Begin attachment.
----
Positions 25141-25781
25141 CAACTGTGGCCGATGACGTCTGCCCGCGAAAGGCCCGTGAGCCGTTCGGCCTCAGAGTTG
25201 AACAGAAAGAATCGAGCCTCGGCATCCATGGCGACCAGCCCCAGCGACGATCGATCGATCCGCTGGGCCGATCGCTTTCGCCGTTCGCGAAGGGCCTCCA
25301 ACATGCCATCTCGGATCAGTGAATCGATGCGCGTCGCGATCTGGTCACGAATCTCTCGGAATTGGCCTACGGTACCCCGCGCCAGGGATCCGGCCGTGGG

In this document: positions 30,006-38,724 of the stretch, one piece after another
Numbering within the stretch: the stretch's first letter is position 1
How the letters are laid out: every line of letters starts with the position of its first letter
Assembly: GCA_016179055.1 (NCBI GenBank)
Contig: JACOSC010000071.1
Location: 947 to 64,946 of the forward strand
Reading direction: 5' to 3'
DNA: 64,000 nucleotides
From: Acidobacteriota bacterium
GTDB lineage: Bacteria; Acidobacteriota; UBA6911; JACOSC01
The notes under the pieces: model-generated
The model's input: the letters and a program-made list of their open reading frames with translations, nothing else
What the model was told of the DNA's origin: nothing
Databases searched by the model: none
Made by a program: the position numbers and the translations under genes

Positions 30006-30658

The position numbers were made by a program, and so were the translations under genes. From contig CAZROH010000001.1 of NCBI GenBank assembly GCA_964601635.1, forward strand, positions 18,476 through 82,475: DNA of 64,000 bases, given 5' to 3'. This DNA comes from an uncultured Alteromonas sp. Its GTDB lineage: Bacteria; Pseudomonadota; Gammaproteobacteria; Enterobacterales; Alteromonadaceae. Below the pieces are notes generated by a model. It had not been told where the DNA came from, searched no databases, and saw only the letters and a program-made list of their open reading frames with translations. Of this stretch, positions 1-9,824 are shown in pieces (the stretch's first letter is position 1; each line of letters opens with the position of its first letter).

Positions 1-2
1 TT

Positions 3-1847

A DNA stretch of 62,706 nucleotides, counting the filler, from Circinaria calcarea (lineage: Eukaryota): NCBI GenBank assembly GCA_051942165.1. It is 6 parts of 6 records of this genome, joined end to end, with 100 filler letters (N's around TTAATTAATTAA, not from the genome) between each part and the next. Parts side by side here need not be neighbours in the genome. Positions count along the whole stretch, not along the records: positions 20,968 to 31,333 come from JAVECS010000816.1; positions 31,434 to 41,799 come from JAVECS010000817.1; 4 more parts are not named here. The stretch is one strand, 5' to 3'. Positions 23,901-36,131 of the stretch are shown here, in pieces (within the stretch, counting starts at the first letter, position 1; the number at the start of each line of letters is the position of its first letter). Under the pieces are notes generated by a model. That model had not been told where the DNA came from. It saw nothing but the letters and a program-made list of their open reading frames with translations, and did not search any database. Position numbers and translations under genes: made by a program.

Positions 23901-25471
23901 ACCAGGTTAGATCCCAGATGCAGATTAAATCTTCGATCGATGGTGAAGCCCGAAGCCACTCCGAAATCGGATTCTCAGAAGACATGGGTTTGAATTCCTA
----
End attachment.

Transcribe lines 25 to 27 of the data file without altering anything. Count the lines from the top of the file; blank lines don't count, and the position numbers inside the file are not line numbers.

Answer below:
A DNA stretch of 62,706 nucleotides, counting the filler, from Circinaria calcarea (lineage: Eukaryota): NCBI GenBank assembly GCA_051942165.1. It is 6 parts of 6 records of this genome, joined end to end, with 100 filler letters (N's around TTAATTAATTAA, not from the genome) between each part and the next. Parts side by side here need not be neighbours in the genome. Positions count along the whole stretch, not along the records: positions 20,968 to 31,333 come from JAVECS010000816.1; positions 31,434 to 41,799 come from JAVECS010000817.1; 4 more parts are not named here. The stretch is one strand, 5' to 3'. Positions 23,901-36,131 of the stretch are shown here, in pieces (within the stretch, counting starts at the first letter, position 1; the number at the start of each line of letters is the position of its first letter). Under the pieces are notes generated by a model. That model had not been told where the DNA came from. It saw nothing but the letters and a program-made list of their open reading frames with translations, and did not search any database. Position numbers and translations under genes: made by a program.

Positions 23901-25471
23901 ACCAGGTTAGATCCCAGATGCAGATTAAATCTTCGATCGATGGTGAAGCCCGAAGCCACTCCGAAATCGGATTCTCAGAAGACATGGGTTTGAATTCCTA